Influence of corporate campaign contributions in government contract award decisions

 
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In the wake of the 2010 Supreme Court decision “Citizens United v. Federal Elections Commission,” the level of corporate spending on federal elections has increased significantly. In making such donations, corporations are not selfless, of course — one goal is often to secure government contracts. Awarding contracts for political reasons can lead, obviously, to systemic corruption, and for taxpayers it can mean the inefficient allocation of public resources.

A 2011 study from St. Louis University published in the Journal of Public Administration Research and Theory, “Campaign Contributions, Access, and Government Contracting,” examined the success of corporations in securing government contracts through campaign donations.  The researcher conducts case studies of two instances of politically motivated contracts — one related to the Iraq war and the other with Hurricane Katrina — and analyzes data from 367 firms with corporate PACs active between 1979 and 2006 across a variety of industries.

Key findings from the study include:

  • For each additional $201,220 in campaign contributions, a firm could expect to receive an additional 107 contracts on average.  This increase translates into roughly $5,300,000 in additional revenues.
  • Campaign contributions, firm reputation, and past contracting relationships are all important factors influencing contract award decisions. Of these three, past relationships are the most important in this sample.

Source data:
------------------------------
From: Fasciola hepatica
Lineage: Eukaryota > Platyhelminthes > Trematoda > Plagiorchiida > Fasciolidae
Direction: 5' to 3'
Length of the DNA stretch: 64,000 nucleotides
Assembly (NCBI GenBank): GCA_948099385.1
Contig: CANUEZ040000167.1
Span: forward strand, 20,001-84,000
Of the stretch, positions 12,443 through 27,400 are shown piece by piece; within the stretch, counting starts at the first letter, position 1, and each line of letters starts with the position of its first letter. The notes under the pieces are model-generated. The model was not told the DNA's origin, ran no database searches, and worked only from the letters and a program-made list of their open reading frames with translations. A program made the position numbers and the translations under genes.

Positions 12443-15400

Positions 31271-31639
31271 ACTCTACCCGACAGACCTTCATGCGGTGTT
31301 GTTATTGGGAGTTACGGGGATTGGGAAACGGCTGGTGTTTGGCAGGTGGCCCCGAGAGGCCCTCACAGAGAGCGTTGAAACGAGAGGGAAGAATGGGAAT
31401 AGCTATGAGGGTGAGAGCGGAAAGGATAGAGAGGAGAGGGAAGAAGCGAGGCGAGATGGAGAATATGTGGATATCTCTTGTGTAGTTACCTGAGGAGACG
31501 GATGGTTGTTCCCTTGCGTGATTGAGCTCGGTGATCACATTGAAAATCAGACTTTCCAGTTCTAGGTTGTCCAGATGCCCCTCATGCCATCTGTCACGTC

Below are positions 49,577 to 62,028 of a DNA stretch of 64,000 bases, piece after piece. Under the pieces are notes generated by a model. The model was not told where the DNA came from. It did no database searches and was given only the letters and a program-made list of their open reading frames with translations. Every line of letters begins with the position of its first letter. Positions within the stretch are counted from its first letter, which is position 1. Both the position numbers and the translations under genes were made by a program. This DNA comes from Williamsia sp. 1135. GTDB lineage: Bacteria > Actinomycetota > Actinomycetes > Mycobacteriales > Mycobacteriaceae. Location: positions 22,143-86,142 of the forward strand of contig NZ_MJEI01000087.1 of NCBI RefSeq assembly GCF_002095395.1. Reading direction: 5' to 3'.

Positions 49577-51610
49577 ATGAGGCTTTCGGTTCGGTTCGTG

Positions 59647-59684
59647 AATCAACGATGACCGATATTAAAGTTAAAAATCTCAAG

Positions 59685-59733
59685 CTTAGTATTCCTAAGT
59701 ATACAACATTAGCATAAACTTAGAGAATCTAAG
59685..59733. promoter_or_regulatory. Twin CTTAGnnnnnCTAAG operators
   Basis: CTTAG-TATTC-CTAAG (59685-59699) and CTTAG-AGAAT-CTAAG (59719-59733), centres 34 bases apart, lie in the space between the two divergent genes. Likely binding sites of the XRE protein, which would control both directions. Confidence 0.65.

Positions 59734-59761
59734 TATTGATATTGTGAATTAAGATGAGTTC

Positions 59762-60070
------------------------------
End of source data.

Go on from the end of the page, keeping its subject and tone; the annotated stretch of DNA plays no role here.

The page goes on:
• In the realm of defense contracting, there is no evidence that the process is overly politicized compared to non-defense contracting; in fact, the process may be less politicized and depend more strongly on the management of ongoing relationships.

The contractor-politician relationship is not generally a quid pro quo, but the access that contractors receive for their contributions can confer tangible benefits, the study’s author concludes: “In many ways, the results of this analysis confirm what many public administration scholars argue in studies of different aspects of public manager decision making—that managers balance political and technical considerations in an attempt to fashion programs that serve the public good.”

Tags: Congress, ethics, law, elections, campaign fundraising, corruption

Last updated: October 25, 2011

 

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